On the last day, Aug. 26, Heiman will be offering Pergolesi wares at 1973 prices, “prices from the old days,” as a fond farewell and “thank you” to the many who have supported the coffeehouse over the years. Get on over there and soak up the unforgettable atmosphere one last time. 418 Cedar St., Santa Cruz.



  1. So sad that the city council and police were of no help to you. It is awful that you have no choice but to close your doors. Thank you for many wonderful years !!

    Paige Concannon

  2. if the population has surged since 2014(after my stay 2013-2014), which is possible, i can potentially understand the decision to close down. but i believe the decision is based on more than unwanted strangers wandering in and preventing customers from having a pleasant experience. i don’t know what that is, this unpleasant experience, since i no longer live there but i’m going to guess and say it has something to do with a cultural shift or the owner’s personal financial problems.
    rent in santa cruz for a room was $700-$750 on average when i lived there and from what i’ve heard it’s still the same. in oakland, prices are similar since i’ve moved here a year ago december 2015. maybe santa cruz prices aren’t fair, even though it has an ocean and a forest. maybe it should be cheaper.
    personally i think value should come from the potential for entertainment and labor, and entertainment should obviously have diversity compounded into it, and labor likewise. these are things santa cruz cannot provide to the general population. in other words, diversity is not a priority. santa cruz has chosen to remain a location of privilege. it is a location of discrimination and especially a location of privilege to those students of ucsc or long term residents of santa cruz. look at the demographics. it is roughly the same and so is the belief system.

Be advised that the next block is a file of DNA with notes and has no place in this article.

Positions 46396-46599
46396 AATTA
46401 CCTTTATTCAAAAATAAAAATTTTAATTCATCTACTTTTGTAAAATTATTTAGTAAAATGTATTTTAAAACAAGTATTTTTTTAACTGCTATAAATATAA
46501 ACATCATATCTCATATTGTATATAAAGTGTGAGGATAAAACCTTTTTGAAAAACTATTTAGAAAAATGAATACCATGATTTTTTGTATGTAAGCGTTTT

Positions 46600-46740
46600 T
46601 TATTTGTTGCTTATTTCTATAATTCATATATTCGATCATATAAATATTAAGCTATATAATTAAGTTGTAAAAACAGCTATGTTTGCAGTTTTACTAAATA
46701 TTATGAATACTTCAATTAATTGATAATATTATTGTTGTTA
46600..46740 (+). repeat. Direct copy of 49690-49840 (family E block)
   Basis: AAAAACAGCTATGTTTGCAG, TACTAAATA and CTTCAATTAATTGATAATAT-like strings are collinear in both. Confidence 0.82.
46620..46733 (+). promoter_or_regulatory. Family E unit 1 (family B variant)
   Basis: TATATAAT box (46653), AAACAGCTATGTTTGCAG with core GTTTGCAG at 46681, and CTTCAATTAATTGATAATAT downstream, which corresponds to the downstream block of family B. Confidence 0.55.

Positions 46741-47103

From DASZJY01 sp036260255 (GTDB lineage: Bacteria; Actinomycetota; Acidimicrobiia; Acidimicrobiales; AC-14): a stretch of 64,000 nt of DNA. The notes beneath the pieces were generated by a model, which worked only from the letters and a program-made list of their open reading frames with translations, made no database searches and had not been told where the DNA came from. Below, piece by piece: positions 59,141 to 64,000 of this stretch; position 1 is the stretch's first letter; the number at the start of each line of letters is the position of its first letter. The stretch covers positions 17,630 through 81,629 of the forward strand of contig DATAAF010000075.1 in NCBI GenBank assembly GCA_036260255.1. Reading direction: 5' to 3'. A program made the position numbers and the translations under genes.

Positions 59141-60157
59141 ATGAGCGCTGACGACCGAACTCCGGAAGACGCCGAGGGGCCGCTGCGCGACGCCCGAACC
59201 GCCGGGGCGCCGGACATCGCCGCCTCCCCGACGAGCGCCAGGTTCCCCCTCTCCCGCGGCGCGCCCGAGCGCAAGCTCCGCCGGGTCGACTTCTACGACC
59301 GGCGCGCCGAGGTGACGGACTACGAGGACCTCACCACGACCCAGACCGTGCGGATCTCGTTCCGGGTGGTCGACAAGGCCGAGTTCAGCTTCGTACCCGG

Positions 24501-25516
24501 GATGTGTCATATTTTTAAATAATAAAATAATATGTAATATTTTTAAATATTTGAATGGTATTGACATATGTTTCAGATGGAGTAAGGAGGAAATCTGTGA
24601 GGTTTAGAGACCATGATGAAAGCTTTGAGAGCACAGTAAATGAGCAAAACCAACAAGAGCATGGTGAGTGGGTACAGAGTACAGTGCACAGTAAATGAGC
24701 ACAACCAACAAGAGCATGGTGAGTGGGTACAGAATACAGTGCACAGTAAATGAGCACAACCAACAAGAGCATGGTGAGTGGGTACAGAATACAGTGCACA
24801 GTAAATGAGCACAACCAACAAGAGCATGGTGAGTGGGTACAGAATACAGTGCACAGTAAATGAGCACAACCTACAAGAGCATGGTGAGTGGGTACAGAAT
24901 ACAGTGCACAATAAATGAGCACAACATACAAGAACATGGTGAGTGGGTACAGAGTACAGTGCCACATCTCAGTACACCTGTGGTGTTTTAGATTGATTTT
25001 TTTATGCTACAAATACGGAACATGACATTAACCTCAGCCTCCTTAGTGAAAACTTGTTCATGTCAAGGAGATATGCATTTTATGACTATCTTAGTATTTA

3. This is bullshit. I grew up in Santa Cruz as a teen and Pergolesi always had homeless people hanging around. Part of its charm was the blend of i.t. and associated nerds, punk/ Goths, poets, philosophers, musician’s, students and normies all from various socio economic backgrounds or predicaments. It wasn’t an issue and it all worked. The problem I noticed recently was the staff (along with certain S.C. resident’s) growing more uptight about “different” folks and choosing to make an issue out of them. Poor, like rich, people can suck sometimes but blaming them for your own financial trouble sounds sadly reminiscent… Perhaps Santa Cruz needs a wall…

  4. I was just thinking about Pergolesi and how that was the beginning of the end for downtown Santa Cruz. I hate thinking that, but in retrospect, the gentrification and the changes from hipster and poor student hang out to Proto-yuppie whatever you wanna call it? Rich bitch bastards taking over Santa Cruz.